Are the Kyrgyz and Uzbek secret services involved in his disappearance?
On 18 February 2013, an Uzbek citizen Shukhrat Musin went missing in Bishkek. Shortly before noon, someone called on his mobile, and he went out, telling that he will be back soon. His two underage children and his colleague were in the house he rented in the Alamedin residential area of the Sverdlovsk district of Bishkek. His wife, at this time, was on her way from Jalal-Abad to Bishkek. The colleague could not wait any longer, to see him come back, and left when Musin’s wife returned.
It has been 8 days, since Musin was last in contact, he is not picking up the calls.
Shukhrat Sharipovich Musin was born on 30 September 1984 in the town of Jalal-Abad in Southern Kyrgyzstan. He grew up in the town of Khanabad of the Andijan region of Uzbekistan.
In 2007, after he and his friends watched the video of the events in Andijan in May 2005, he attracted the attention of the Uzbek National Security Service (SNB). In April 2008, several of them were arrested, accused of involvement in the so-called wahabbism and sentenced to imprisonment. The house where the Musins lived was searched several times, during which religious literature was planted. Later, it turned out that the planted literature was banned, by the State Committee for Communication, Informatisation and Telecommunication Technologies of the Republic of Uzbekistan, under the law of censorship.
Shukhrat’s father, Sharip Musin was already on the list of Uzbek law enforcement agencies for his compliance with Islamic rites. In 2008, law enforcement authorities were actively collecting material of accusatory nature against him, and he left for work in Russia. Soon after that Shukhrat Mussin’s mother began to fear arrest. It irritated the authorities that she was wearing hijab.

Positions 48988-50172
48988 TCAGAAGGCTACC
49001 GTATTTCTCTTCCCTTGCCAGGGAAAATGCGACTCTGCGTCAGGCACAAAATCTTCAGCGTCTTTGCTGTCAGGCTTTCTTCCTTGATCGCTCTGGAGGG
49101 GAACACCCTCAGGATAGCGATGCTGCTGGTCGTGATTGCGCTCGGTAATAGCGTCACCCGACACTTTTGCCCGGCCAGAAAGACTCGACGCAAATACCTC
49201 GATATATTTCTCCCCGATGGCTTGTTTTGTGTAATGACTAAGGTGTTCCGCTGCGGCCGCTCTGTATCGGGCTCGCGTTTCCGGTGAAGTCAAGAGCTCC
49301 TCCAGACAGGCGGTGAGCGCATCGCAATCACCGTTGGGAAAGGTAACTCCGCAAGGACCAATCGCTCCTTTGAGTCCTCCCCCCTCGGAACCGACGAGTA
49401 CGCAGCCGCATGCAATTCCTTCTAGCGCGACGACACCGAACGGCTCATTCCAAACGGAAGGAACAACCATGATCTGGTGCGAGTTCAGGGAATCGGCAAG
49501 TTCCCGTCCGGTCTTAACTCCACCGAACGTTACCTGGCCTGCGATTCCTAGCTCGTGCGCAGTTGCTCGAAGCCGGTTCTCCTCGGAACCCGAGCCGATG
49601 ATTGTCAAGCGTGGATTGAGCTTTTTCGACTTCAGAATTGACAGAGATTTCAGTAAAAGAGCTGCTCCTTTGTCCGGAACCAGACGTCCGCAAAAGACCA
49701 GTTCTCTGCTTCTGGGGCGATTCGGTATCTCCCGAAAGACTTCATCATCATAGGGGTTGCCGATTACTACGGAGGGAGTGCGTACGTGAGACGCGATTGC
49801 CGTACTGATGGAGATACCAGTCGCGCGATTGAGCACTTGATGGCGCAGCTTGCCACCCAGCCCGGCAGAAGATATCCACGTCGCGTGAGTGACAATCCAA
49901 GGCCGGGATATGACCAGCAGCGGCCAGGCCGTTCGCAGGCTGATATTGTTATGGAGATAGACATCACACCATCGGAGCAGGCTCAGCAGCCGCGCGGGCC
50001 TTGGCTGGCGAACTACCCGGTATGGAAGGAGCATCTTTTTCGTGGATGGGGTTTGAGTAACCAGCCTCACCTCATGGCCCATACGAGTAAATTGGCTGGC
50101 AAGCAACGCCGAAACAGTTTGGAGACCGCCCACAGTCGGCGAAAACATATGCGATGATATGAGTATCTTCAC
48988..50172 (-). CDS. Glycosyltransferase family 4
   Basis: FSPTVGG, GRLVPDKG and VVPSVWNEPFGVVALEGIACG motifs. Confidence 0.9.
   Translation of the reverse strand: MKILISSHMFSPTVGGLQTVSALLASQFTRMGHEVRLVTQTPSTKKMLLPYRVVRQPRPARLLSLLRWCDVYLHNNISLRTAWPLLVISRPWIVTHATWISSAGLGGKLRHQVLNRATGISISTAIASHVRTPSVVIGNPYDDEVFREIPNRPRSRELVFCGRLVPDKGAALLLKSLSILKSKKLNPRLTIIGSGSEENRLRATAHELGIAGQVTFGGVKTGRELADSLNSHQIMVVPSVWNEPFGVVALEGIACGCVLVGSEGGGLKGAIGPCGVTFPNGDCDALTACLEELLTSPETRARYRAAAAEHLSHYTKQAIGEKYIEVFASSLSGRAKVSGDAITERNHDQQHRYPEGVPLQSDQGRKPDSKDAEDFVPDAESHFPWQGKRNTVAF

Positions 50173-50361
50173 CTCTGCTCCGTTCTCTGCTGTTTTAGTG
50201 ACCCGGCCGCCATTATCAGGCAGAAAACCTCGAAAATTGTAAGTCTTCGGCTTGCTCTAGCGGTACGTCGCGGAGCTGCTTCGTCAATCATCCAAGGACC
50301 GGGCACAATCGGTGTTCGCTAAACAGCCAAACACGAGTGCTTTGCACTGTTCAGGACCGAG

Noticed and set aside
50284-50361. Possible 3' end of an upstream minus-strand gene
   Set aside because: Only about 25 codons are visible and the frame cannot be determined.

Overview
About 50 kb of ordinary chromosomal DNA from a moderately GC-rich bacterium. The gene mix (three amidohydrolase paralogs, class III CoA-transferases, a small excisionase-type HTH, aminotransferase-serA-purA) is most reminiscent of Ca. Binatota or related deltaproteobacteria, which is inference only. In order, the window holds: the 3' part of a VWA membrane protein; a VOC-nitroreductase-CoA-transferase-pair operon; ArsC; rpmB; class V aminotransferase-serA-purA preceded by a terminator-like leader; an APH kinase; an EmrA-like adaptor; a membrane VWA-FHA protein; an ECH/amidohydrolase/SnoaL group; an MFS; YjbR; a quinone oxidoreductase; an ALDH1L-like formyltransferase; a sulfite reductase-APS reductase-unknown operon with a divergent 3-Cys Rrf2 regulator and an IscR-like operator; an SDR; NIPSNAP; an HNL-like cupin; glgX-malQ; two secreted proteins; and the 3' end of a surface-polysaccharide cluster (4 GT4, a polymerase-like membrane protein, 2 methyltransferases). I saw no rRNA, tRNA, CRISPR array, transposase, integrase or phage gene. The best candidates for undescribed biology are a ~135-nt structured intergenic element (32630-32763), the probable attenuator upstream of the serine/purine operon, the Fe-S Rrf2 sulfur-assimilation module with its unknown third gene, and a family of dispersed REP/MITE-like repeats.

In 2008, the local policeman, later the agents of law enforcement bodies and the National Security Service often paid visits to Shukhrat Mussin. Musin decided to leave Uzbekistan.
Together with his wife and mother, Shukhrat moved to Kyrgyzstan; his father came from Russia to join them. Together they approached the UNHCR office in Bishkek.
In 2009, Shukhrat Musin was recognised as a refugee under the UN mandate and lived in Kyrgyzstan, awaiting resettlement in a third country. By that time, Uzbek authorities proclaimed him wanted. His parents were soon resettled to the United States through the UNHCR.
In October 2010 Shukhrat Musin was detained in Bishkek by the agents of the State Committee of the Kyrgyz National Security (SCNS), on the basis of a request for his extradition to Uzbekistan. At home Mussin was declared wanted under the Article 159 (encroachment on the constitutional order of Uzbekistan) of the Criminal Code of Uzbekistan, on charges of belonging to the Islamic Movement of Uzbekistan (IMU). Musin denied allegations of the crimes and involvement in extremist organisations. In the detention centre of the SNSC, Shukhrat Mussin was forced, under torture, to incriminate himself and tacit cooperation. Musin stubbornly refused all this, and torturers struck heavy blows on his head. As a result, Shukhrat Musin incurred impaired hearing. He was threatened that if he did not accept the conditions of the National Security Committee of Kyrgyzstan, the UNHCR would deprive him of the status of refugee, and he would be extradited to Uzbekistan. Musin personally informed the Association “Human Rights in Central Asia” of the incident; the same was said by his father Sharip Musin.
In February 2011, following the intervention of the UNHCR office in Bishkek, Shukhrat Musin was released. In December 2012 he was again arrested by the National Security Committee of Kyrgyzstan for 4 hours.
Soon after that, pseudonym articles with charges against him began to appear on the Internet, without Mussin’s consent, a certificate of the High Commissioner for Refugees, issued to him in January 2010, was made public. According to Musin, as soon as he discovered these publications, he reported them to the UNHCR staff in Bishkek (in July, September and November 2012). He also reported that he noticed the interest to him and his place of residence by law enforcement agencies of Kyrgyzstan. He did not receive any protection, in response to his reports to the UNHCR office and was forced to move from place to place about every three months.